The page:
RESEARCH PAPER
Expanding the reach of the Quitline by engaging volunteers to market it in hospitals and shopping venues – a pilot study
 
More details
Hide details
1
Department of Anesthesiology and Pain Medicine, University of Alberta, Edmonton, Canada
CORRESPONDING AUTHOR
Barry A. Finegan   

Department of Anesthesiology and Pain Medicine, University of Alberta, Edmonton, Canada
Publish date: 2015-06-10
 
Tobacco Induced Diseases 2015;13(June):13
KEYWORDS
ABSTRACT
Background:
In Canada, although there are periodic media campaigns to raise awareness of Quitlines, these services are underused. We sought to determine if a dedicated kiosk, similar to that used in the retail industry but staffed by volunteers trained in smoking cessation techniques, would be effective method to enhance Quitline reach.

Methods:
We located a kiosk in the foyer of two hospitals and in two shopping malls in Edmonton, Canada between Feb/2012 and July/2014. The cessation intervention was based on the 5 A's approach. Outcome was assessed by number of visits to the kiosk and referral rates to the Quitline. A cross sectional survey among small sample of visitors was used for evaluation. Descriptive statistics were used to summarize visitors’ data.

Results:
Of 1091 kiosk visitors, 53.3 % were current smokers, of whom 93.3 % indicated a willingness to quit. Of these, 32.1 % requested a Quitline referral at the time of the kiosk visit. Referral requests to the Quitline were greater when the kiosk was located in the non-hospital setting 39.1 % compared to 31.1 % in hospitals (P = 0.2). Referrals from the kiosk represented 6 % of total referrals received by the provincial Quitline during the study period. Following referral the Quitline was able to reach 50 % of those referred, of those, 17 % refused to proceed. At seven month follow up 30 day abstinence rate was 3.8 % of smokers who wished quit. Visitors agreed that the kiosk design was interesting (89.3 %) and increased their knowledge about tobacco and cessation options (88.8 %) and encouraged them to take action to quit (85.7 %).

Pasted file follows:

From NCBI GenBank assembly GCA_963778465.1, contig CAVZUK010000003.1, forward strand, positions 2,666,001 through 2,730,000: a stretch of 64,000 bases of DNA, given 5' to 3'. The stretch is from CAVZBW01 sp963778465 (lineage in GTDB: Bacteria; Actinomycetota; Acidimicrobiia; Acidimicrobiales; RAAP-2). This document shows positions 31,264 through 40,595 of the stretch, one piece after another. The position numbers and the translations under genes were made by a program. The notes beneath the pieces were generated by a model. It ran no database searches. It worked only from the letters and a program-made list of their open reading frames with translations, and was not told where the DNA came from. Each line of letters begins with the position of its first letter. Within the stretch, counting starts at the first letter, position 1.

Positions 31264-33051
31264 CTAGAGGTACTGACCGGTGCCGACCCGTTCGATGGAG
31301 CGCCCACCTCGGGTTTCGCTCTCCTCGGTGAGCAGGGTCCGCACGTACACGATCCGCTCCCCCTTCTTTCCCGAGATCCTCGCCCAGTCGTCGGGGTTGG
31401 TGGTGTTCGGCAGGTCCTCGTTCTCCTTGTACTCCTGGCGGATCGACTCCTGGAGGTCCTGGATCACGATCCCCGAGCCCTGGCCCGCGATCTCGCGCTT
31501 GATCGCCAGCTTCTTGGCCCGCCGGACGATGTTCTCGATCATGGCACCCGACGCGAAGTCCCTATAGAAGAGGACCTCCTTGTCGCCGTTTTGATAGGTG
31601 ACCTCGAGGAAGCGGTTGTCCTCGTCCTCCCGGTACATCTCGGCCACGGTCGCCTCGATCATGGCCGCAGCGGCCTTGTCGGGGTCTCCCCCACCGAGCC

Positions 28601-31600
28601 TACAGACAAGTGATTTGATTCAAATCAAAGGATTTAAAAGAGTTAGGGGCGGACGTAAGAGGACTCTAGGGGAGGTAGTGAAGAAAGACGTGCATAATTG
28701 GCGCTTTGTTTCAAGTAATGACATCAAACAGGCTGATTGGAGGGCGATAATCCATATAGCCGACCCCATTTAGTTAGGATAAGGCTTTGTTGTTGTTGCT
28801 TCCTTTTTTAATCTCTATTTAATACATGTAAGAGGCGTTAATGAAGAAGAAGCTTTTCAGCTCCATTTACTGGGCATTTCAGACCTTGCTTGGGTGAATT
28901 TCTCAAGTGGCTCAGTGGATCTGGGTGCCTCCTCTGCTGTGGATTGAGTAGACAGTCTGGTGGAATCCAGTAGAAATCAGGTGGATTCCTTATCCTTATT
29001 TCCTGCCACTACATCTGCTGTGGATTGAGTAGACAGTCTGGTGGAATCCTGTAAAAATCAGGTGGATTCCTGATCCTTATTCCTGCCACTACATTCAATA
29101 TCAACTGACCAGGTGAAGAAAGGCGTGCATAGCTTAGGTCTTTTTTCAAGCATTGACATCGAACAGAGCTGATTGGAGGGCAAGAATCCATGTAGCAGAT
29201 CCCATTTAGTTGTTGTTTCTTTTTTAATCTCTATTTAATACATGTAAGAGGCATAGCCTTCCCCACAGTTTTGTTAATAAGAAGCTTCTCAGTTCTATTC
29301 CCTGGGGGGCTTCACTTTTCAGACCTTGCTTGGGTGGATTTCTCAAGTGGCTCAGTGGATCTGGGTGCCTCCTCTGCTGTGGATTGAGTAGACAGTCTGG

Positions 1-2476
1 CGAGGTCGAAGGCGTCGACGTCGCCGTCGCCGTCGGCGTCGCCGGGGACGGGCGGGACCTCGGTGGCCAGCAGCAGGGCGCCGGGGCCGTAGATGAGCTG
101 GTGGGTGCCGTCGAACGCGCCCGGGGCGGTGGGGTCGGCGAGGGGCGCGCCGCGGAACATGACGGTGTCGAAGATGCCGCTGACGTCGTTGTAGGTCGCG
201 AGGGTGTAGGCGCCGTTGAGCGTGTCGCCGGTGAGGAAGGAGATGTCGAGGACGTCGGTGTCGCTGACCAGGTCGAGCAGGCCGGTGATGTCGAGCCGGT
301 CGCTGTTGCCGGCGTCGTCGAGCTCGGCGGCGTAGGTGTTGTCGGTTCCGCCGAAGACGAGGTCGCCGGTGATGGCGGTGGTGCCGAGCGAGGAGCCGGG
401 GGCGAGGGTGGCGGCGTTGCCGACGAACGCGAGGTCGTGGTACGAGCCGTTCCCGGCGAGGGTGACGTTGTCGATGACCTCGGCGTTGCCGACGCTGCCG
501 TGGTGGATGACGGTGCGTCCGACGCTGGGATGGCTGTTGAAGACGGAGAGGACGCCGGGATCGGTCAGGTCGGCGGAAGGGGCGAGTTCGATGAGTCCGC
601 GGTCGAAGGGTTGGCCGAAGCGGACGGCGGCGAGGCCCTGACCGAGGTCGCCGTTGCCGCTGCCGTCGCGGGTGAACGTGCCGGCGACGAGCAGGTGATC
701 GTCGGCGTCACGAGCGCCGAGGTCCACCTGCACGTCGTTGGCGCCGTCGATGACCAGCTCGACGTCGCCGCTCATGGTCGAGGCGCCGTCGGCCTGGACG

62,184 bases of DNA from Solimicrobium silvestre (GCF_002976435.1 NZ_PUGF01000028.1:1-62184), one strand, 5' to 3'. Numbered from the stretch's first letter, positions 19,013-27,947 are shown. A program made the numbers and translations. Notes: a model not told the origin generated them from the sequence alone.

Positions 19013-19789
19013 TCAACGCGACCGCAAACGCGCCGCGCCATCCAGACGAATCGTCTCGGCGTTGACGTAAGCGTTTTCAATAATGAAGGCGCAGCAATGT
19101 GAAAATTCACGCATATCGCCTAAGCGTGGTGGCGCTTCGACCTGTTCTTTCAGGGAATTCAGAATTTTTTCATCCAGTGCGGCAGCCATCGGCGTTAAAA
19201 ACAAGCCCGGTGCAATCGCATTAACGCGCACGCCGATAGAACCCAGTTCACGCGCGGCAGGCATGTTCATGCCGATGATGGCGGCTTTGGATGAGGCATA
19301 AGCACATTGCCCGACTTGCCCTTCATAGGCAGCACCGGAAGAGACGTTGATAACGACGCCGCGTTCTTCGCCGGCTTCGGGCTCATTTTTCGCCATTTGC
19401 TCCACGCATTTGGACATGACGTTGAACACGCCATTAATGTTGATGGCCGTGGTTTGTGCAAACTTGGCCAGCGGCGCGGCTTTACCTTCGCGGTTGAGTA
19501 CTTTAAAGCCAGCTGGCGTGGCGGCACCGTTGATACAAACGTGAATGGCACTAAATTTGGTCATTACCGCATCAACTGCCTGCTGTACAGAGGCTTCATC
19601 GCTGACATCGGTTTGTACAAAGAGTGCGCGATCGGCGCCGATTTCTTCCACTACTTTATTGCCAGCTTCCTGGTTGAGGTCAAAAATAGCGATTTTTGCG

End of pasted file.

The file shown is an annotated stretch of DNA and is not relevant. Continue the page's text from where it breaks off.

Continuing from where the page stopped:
Conclusions:
A “volunteer manned kiosk” can increase awareness of smoking cessation resources in the community and increase referral rates to Quitline services.

 
REFERENCES (37)
1.
Health Canada. Canadian Tobacco Use Monitoring Survey (CTUMS) 2012. 2012. http://www.hc-sc.gc.ca/hc-ps/t....
 
2.
Reid J, Hammond D, Rynard V, et al. Tobacco Use in Canada : Patterns and Trends. Waterloo, ON: 2015. http://www.tobaccoreport.ca/20....
 
3.
Centers for Disease Control and Prevention (CDC. Current Cigarette Smoking Among Adults - United States, 2005–2013. MMWR Morbid Mortal Wkly Rep. 2014;63:1108–12.
 
4.
King BA, Dube SR, Tynan MA. Current tobacco use among adults in the United States: findings from the National Adult Tobacco Survey. Am J Public Health. 2012;102:e93–100. doi:10.2105/AJPH.2012.301002; 10.2105/AJPH.2012.301002.
 
5.
Reid JL, Hammond D, Driezen P. Socio-economic status and smoking in Canada, 1999–2006: has there been any progress on disparities in tobacco use? Can J Publ Heal Can sante publique. 2010;101:73–8.
 
6.
Health Canada. Canadian Tobacco Use Monitoring Survey (CTUMS) 2011 Supplementary Tables. 2011; 2012.http://www.hc-sc.gc.ca/hc-ps/t....